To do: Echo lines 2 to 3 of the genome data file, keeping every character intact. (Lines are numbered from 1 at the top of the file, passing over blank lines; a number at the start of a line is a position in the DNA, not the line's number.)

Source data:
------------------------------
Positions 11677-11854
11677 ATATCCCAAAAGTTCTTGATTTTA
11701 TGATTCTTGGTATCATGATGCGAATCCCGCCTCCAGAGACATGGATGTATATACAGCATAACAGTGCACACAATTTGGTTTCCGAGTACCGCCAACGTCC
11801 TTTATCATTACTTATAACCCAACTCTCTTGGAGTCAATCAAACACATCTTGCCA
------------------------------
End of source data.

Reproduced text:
11677 ATATCCCAAAAGTTCTTGATTTTA
11701 TGATTCTTGGTATCATGATGCGAATCCCGCCTCCAGAGACATGGATGTATATACAGCATAACAGTGCACACAATTTGGTTTCCGAGTACCGCCAACGTCC